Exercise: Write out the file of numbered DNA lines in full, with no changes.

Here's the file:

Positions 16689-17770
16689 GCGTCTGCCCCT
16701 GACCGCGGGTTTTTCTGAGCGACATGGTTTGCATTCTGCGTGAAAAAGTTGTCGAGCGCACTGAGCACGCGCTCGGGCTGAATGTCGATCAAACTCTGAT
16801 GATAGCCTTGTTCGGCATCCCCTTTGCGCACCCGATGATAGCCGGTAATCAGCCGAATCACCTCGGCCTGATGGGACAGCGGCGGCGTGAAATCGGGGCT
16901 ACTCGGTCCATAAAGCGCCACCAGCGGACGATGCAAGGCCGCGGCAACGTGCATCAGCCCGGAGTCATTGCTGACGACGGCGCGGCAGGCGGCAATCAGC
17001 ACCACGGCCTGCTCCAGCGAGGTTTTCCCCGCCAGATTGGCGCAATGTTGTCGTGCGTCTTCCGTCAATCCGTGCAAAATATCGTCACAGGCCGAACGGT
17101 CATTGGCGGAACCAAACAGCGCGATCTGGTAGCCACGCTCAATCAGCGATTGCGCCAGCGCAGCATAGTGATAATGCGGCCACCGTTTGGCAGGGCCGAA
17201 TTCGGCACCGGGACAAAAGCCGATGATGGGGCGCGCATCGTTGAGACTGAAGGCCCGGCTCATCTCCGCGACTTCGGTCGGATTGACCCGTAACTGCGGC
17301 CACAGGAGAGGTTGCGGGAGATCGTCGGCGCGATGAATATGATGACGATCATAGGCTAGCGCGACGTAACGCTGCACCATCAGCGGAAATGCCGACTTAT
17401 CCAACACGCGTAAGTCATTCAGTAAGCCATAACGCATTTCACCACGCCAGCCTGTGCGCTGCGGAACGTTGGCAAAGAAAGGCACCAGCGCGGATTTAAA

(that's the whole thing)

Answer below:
Positions 16689-17770
16689 GCGTCTGCCCCT
16701 GACCGCGGGTTTTTCTGAGCGACATGGTTTGCATTCTGCGTGAAAAAGTTGTCGAGCGCACTGAGCACGCGCTCGGGCTGAATGTCGATCAAACTCTGAT
16801 GATAGCCTTGTTCGGCATCCCCTTTGCGCACCCGATGATAGCCGGTAATCAGCCGAATCACCTCGGCCTGATGGGACAGCGGCGGCGTGAAATCGGGGCT
16901 ACTCGGTCCATAAAGCGCCACCAGCGGACGATGCAAGGCCGCGGCAACGTGCATCAGCCCGGAGTCATTGCTGACGACGGCGCGGCAGGCGGCAATCAGC
17001 ACCACGGCCTGCTCCAGCGAGGTTTTCCCCGCCAGATTGGCGCAATGTTGTCGTGCGTCTTCCGTCAATCCGTGCAAAATATCGTCACAGGCCGAACGGT
17101 CATTGGCGGAACCAAACAGCGCGATCTGGTAGCCACGCTCAATCAGCGATTGCGCCAGCGCAGCATAGTGATAATGCGGCCACCGTTTGGCAGGGCCGAA
17201 TTCGGCACCGGGACAAAAGCCGATGATGGGGCGCGCATCGTTGAGACTGAAGGCCCGGCTCATCTCCGCGACTTCGGTCGGATTGACCCGTAACTGCGGC
17301 CACAGGAGAGGTTGCGGGAGATCGTCGGCGCGATGAATATGATGACGATCATAGGCTAGCGCGACGTAACGCTGCACCATCAGCGGAAATGCCGACTTAT
17401 CCAACACGCGTAAGTCATTCAGTAAGCCATAACGCATTTCACCACGCCAGCCTGTGCGCTGCGGAACGTTGGCAAAGAAAGGCACCAGCGCGGATTTAAA